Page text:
Or are they?
Stapleton got his start writing hits for other country artists before recording Traveller, and many people have heard his handiwork and not even known it.
The list is remarkable for its varied collaborators. Stapleton’s written for both George Strait and Luke Bryan, and it’s easy to see how he became so successful in country music. He knew how to write songs for artists that deftly capitalize on their past successes while still maintaining an original voice.
If anything, Stapleton’s story is another reminder that if you work hard enough at something you love, big things can happen.
Check out some of his greatest songwriting hits below.
Stapleton co-wrote this song with Rucker and Casey Beathard, and it hit No. 1 on Billboard’s Hot Country Songs chart in 2010. It boasts a great sing-along chorus and easily relatable subject matter, something that Stapleton would become known for in other songs written for other artists.
Arguably one of Bryan’s most mature songs, he co-wrote “Drink a Beer” with Stapleton and Jim Beavers. Bryan has called it “the coolest sad song ever”, and it was received well by critics and audiences upon its release, mostly for the disconnect between the party-hard title and the actual lyrics of the song. It reached No. 1 on Billboard’s Hot Country Songs chart in 2014.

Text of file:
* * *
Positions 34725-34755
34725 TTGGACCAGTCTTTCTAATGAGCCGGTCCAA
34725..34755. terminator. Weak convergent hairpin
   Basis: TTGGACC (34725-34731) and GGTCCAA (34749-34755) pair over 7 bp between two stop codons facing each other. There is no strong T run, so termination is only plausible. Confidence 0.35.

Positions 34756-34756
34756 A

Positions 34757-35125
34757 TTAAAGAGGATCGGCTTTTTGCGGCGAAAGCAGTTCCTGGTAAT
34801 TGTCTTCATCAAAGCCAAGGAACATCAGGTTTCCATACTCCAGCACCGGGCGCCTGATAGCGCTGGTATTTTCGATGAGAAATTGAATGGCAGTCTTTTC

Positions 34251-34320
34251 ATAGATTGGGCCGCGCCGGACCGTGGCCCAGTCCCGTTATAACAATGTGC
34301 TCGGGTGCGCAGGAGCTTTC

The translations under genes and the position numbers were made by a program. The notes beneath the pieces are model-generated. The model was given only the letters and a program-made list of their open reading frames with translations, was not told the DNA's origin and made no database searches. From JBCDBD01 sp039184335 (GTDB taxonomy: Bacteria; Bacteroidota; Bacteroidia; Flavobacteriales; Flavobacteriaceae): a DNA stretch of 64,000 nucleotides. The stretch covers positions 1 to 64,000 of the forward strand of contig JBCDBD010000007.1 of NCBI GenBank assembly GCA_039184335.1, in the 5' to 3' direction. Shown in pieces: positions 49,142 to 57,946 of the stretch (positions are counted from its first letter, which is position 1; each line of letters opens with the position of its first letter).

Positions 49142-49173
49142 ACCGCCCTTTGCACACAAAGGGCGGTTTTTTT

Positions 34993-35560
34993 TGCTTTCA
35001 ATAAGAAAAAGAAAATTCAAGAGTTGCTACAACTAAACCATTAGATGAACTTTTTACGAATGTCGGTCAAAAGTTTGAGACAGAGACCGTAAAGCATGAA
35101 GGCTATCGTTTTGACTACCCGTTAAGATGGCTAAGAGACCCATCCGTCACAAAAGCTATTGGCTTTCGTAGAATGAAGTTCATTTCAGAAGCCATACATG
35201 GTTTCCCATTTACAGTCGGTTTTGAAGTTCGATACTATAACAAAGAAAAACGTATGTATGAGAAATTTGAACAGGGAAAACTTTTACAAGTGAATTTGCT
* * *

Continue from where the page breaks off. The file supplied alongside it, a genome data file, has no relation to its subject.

Stapleton co-wrote this one with Trent Willmon for the married duo Steel Magnolia. It’s a simple song about devotion to your spouse, and Stapleton would use that subject matter again on Traveller’s “More Of You”. “Keep On Lovin’ You” reached No. 4 on Billboard’s Hot Country Songs chart in 2010.
That’s right, Stapleton’s written for The King, too. He co-wrote this one with Al Anderson. The second single off Strait’s Here For A Good Time, “Love’s Gonna Make It Alright” is classic mid-tempo Strait that echoes some of his earlier hits like “Check Yes or No,” “Write This Down” and “Blue Clear Sky.” It peaked at No. 3 on Billboard’s Hot Country Songs chart in 2012.
Co-written with Ronnie Bowman, this was Chesney’s second single on his Just Who I Am: Poets and Pirates album. The song is a story about how priorities change as one goes through life, and it sounds a lot like earlier Chesney songs “I Go Back,” “Never Gonna Feel That Way Again,” and “There Goes My Life.” “Never Wanted Nothing More”‘s reliability earned the song a No. 1 spot on Billboard’s Hot Country Songs chart in 2007.
Sung at weddings everywhere after its release in 2005, “Your Man” was co-written by Stapleton with Chris DuBois and Jace Everett. It became the first No. 1 of Turner’s career, and earned Stapleton an American Society of Composers, Authors and Publishers (ASCAP) award for his songwriting work.
Honorable mentions: “If It Hadn’t Been for Love, ” recorded by Adele. “Something to Do with My Hands,” recorded by Thomas Rhett.View full mobile page